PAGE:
Nadia Drake is an American science journalist and contributing writer at National Geographic.

Nadia Meghann Drake
Born (1980-07-06) July 6, 1980 (age 42)
Alma materUniversity of California, Santa Cruz,
Cornell University
OccupationScience journalist

Early life and educationEdit

By 2002 Drake had earned an A.B. in biology, psychology, and dance at Cornell University,[1]

She returned to Cornell for her Ph.D. in genetics and developmental biology in 2009.[1] Her Ph.D. thesis is entitled Phenotypic consequences of imprinting perturbations at Rasgrf1 in mouse.[2]

In 2011 she graduated from the University of California's Science Communication program at the Santa Cruz campus, with a Master of Science degree.[citation needed]


Drake worked in a clinical genetics lab at The Johns Hopkins University School of Medicine while she was studying her Ph.D. in Genetics.[3]

During her residence at the UCSC's SciCom program, she was a reporting intern for the Santa Cruz Sentinel, San Jose's The Mercury News, and Nature.[citation needed]

Afterwards she moved to Washington, D.C. for an internship at Science News, which turned into a job as the magazine's astronomy reporter.[citation needed]

Drake then returned to the San Francisco Bay Area for a science reporting job at WIRED.[citation needed]

She is now a freelance contributor to The Proceedings of the National Academy of Sciences, WIRED, and other publications, in addition to her regular column at National Geographic.[citation needed]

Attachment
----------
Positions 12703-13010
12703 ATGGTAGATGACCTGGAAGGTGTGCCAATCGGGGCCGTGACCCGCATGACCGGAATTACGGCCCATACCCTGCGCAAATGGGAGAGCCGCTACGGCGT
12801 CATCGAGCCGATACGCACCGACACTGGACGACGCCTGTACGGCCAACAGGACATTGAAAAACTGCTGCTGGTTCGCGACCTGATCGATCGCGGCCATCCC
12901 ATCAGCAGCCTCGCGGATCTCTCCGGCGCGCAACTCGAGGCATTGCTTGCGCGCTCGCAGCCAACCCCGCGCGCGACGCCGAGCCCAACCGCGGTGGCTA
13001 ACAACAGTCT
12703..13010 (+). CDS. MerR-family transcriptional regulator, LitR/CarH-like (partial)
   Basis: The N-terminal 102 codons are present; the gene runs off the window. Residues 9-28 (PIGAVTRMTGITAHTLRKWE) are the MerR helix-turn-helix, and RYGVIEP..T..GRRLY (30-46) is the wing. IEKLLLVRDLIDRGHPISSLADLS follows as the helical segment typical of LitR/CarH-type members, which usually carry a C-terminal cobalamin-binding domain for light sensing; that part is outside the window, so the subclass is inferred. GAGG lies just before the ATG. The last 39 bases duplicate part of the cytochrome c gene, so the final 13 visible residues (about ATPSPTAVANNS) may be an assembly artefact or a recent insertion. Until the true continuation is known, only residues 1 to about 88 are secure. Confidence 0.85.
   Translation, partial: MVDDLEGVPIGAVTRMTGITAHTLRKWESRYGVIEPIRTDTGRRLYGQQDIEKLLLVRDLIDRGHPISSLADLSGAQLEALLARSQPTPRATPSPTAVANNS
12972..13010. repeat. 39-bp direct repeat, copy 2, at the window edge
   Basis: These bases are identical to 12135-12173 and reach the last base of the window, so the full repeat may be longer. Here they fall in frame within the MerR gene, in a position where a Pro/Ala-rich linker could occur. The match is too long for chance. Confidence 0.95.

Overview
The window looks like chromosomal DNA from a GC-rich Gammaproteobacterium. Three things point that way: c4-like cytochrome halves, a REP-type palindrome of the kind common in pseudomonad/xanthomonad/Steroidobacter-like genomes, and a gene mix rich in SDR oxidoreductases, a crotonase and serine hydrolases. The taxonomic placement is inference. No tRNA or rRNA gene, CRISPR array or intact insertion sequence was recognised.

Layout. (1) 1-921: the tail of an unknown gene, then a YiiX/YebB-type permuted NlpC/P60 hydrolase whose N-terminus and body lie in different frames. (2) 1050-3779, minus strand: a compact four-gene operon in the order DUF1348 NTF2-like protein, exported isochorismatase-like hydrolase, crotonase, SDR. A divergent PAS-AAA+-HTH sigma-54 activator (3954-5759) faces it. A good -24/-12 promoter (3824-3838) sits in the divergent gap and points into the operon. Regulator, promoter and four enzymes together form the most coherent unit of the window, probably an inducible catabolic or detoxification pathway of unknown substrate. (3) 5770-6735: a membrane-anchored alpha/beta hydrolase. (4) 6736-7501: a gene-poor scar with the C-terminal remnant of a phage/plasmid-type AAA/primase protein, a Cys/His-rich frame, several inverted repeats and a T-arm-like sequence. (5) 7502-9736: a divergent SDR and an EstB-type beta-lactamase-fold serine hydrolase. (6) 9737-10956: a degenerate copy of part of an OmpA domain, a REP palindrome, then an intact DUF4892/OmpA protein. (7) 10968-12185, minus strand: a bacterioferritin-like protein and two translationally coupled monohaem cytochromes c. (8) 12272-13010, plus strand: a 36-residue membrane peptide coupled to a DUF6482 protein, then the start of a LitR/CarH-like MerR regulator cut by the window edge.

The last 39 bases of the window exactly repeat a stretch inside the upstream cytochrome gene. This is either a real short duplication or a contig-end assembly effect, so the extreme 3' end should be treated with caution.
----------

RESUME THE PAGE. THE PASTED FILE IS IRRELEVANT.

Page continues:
Drake is the author of Little Book of Wonders: Celebrating the Gifts of the Natural World (National Geographic Books, 2016).[citation needed]

Awards and honoursEdit

Personal lifeEdit

Drake is daughter of SETI's pioneer Frank Drake and Amahl Drake (née Shakhashiri).[6]


  1. ^ a b Nadia Drake '11 joins National Geographic "Phenomena" blog, University of California, Santa Cruz Science Communication Program, April 8, 2014, retrieved November 20, 2017
  2. ^ Drake, Nadia Meghann (2010). "Phenotypic consequences of imprinting perturbations at Rasgrf1 in mouse". Ithaca, N.Y.: Cornell University. (See Ras superfamily and Ras-GRF1.)
  3. ^ Zimmer, Carl (March 10, 2014). "Please Welcome Nadia Drake | the Newest Member of Phenomena". Archived from the original on May 23, 2019. Retrieved May 31, 2019.
  4. ^ Reddy, Vishnu. "AAS Division For Planetary Sciences Announces 2016 Prize Winners". Division for Planetary Sciences. American Astronomical Society. Retrieved May 22, 2021.
  5. ^ "The David N. Schramm Award for High Energy Astrophysics Science Journalism | High Energy Astrophysics Division". Retrieved May 31, 2019.
  6. ^ "Frank Drake obituary". the Guardian. 2022-10-13. Retrieved 2022-11-06.

External linksEdit